Summer Project: Make a Diorama with Your Kids

by Maricar Macalincag

The fourth of July marks the official start of summer for many families in the U.S. The kids have been out of school for a while, and are getting into the groove of unscheduled days. Most summer sports, like t-ball, are over by this time. Temperatures are well into the sunny highs. For my family, the fireworks and picnics on the 4th signal the onset of the seemingly endless summer. Unfortunately, it could also be the start of endlessly declarations of “There’s nothing to do.”

Every year, I try to combat boredom (and summer slide!) in my kids, with a stream of books, writing exercises, and math minutes. Regular trips to the library are a necessity, as are visits to museums, the zoo and parks. But for the days when these outings aren’t possible, I like to get them involved in fun creative projects. It’s a great way to keep them occupied and learn something new at the same time.

For a different kind of project this summer, here’s a simple diorama you can make with your family. It’s a miniature scene of Thomas Jefferson working at his desk. Although the Declaration of Independence was written in Philadelphia, this diorama shows Jefferson at his home — called “Monticello” — in Charlottesville, Virginia. As you work on this project, talk to your kids about each element and how it is connected to Jefferson’s life and work. It’s fun for them to learn a bit of history and also be creative in how they can make the scene as authentic as possible.


shoebox with lid
modeling clay (black, grey and white colors)
printed or patterned paper in subtle colors
cardstock in neutral colors
small sticks or other bits of wood (use cutouts from the doll furniture)
wooden doll furniture
brown paint
3 inch square of lace or sheer cloth
sheet of white paper
toy dog
glue gun
glue stick
craft knife

Below are the directions for making your own diorama.

The Room

The third President made his home in Monticello, a 5,000-acre plantation, where he tested many of his ideas and inventions. Jefferson loved to read. He wrote a lot of letters and kept meticulous records of the weather, daily life, and the work in his farm. He was a man of some wealth, so his rooms were well-furnished and comfortable. We’ll show this by decorating our diorama with wallpaper and by using lace as a window covering.

Open up the shoebox and tip it on its side. Use a craft knife to cut out an opening for a window. Measure and cut a sheet of patterned paper for the three walls. Use a glue stick to adhere the paper to the inside of the box. Cut out the opening for the window. Next, measure and cut a different sheet of patterned paper for the floor, and glue to the bottom of the diorama. Glue the lace or sheer cloth across the window.


Most of the furnishings in Jefferson’s home were handmade of wooden materials. For the diorama, assemble the wooden doll furniture. We used two chairs, a bookshelf and a table from a dollhouse set we got at a craft store. The doll-sized table originally turned out to be too small for what we needed so we added a wooden plaque on top of it to get the right size.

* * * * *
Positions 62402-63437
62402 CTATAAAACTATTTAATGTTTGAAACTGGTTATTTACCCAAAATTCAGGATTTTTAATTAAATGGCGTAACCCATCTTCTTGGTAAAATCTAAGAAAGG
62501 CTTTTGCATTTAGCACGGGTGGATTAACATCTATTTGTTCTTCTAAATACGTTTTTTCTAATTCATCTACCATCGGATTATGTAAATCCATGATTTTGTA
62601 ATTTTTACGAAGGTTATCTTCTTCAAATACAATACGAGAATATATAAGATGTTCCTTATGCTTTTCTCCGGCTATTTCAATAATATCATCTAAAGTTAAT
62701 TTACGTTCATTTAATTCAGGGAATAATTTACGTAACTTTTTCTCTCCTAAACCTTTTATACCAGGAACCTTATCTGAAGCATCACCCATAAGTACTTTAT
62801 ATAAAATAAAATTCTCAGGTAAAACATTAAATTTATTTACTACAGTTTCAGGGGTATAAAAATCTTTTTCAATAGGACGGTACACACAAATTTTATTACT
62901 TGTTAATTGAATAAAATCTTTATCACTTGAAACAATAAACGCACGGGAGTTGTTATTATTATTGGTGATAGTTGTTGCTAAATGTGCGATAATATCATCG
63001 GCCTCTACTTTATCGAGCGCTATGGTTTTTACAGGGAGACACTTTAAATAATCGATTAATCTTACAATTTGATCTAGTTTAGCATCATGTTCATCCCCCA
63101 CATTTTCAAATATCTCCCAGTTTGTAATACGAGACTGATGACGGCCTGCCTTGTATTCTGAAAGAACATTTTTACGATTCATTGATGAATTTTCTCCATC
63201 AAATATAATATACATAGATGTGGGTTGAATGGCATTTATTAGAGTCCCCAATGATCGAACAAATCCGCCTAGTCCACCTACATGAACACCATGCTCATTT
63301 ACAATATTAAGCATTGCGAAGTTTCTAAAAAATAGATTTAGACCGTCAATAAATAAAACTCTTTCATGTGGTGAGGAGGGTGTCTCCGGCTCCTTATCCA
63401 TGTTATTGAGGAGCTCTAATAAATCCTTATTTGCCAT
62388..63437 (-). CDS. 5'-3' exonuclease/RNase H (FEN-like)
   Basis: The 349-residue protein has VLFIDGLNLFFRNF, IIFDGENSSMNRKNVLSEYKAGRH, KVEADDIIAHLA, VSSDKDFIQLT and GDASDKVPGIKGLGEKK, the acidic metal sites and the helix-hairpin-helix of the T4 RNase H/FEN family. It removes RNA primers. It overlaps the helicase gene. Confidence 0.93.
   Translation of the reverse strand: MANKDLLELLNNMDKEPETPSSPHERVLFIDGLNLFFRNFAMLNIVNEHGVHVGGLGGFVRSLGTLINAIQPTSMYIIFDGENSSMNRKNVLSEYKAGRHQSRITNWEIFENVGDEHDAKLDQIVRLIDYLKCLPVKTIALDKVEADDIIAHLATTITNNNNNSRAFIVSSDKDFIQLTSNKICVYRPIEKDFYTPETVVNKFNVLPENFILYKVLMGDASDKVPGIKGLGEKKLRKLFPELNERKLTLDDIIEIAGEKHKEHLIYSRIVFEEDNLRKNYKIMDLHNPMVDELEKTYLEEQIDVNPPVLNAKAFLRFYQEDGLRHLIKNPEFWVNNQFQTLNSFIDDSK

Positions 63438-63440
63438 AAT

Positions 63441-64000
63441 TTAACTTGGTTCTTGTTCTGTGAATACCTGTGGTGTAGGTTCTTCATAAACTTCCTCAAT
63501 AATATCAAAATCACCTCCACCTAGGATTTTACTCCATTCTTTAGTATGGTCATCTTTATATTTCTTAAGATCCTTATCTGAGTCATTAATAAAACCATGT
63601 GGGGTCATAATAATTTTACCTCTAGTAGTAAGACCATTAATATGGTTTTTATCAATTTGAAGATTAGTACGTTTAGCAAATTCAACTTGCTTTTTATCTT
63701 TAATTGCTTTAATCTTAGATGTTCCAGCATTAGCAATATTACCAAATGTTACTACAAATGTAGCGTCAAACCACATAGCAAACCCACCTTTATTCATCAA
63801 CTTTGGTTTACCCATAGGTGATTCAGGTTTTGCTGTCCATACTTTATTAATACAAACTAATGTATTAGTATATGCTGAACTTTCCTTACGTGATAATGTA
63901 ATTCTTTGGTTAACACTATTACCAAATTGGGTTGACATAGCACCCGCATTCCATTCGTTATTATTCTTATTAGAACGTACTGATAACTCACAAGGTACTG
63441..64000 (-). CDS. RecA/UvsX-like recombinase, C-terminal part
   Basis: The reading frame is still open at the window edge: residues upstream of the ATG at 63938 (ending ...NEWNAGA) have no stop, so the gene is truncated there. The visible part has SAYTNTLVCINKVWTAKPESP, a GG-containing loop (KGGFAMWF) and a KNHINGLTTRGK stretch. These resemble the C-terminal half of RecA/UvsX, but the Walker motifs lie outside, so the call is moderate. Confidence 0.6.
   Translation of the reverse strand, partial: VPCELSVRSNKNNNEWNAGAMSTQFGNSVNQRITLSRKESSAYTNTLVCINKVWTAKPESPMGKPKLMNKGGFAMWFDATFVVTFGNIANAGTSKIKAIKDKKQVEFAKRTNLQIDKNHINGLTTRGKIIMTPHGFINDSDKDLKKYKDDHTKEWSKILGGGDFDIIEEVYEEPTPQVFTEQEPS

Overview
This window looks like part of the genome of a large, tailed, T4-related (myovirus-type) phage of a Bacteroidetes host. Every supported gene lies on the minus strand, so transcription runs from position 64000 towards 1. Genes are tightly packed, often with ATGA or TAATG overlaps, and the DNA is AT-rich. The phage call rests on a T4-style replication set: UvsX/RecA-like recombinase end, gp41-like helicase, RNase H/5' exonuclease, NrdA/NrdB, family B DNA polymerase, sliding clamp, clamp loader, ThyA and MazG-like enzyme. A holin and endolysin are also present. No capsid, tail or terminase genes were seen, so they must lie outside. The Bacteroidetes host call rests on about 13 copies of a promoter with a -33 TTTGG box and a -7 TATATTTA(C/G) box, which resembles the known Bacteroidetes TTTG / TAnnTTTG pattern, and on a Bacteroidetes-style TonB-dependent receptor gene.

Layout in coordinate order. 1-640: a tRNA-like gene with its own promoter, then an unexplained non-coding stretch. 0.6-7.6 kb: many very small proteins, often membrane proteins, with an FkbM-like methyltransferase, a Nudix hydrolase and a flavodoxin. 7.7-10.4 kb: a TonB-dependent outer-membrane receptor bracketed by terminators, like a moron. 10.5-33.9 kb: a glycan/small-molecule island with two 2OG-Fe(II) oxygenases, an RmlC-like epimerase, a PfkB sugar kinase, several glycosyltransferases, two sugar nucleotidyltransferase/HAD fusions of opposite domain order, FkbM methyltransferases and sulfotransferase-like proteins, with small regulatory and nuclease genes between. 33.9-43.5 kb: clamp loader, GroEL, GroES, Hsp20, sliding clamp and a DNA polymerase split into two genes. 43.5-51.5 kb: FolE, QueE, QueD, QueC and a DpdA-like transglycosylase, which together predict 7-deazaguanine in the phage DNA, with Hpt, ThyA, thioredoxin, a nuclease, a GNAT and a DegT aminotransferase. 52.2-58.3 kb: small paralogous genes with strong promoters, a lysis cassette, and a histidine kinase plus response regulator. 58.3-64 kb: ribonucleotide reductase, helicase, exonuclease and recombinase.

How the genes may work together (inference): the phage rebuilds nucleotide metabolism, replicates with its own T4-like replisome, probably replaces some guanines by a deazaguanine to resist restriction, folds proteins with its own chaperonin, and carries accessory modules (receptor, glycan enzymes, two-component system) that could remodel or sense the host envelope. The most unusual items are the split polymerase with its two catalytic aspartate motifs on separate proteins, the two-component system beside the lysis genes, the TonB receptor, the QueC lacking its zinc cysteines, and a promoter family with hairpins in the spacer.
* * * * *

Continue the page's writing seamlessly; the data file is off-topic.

Paint all the furniture pieces brown. This is a fun task for the little kids, because the paint doesn’t have to be perfectly applied. In fact, uneven application adds to the rustic effect, so let them have a go at it!

Thomas Jefferson

While the paint is drying on the furniture, make the figurine of Thomas Jefferson. You can be as fancy as you want. For our project, we used a simple clay figure.

Shape and roll two equal pieces of black clay into elongated cylinders for legs. If you’re using clay that won’t be baked, insert a toothpick into each leg to stabilize the figure. Next, make the body and arms of black clay, the face and hands of white clay, and the hair of gray. My son added a tie and buttons because he thought a U.S. President should wear a suit or a tuxedo all the time. Use toothpicks to attach the parts to the body. (If the clay needs to be baked, follow the manufacturer’s instructions.)


Jefferson collected thousands of books for his home library. So our miniature scene also contains a bookshelf with tiny books.

To make books for the shelf, cut small squares of various colored cardstock. The squares don’t have to be perfectly even or of the same size. To make one book, wrap a paper square around a piece of wood and use a glue gun to secure the wood to the paper. When you’ve made a set of miniature books, glue them to the bookshelf.

The Diorama

To assemble the diorama, arrange the furniture, with the bookshelf against the wall and the table near the center. Position the Thomas Jefferson figure beside the table, with one hand on the top. Add a few small sheets of paper on the table. Crumple additional bits of paper and stuff them into a thimble, which will serve as a waste basket.

We also added a toy dog to the display. Jefferson kept Briards, a type of herding dog, both as working animals and as household pets.

Whether you choose to make a diorama exactly this one, or use these ideas to create other scenes, use the opportunity to explore history with your kids. A diorama makes a wonderful complement to a visit to a museum or historical site this summer.

Maricar Macalincag

Maricar Macalincag is a freelance writer with an endless appetite for learning. Even after two science degrees, she continues to look for opportunities to find out about things, often in the company of her two boys. She enjoys traveling, reading, and inspiring children to be curious about the world around them.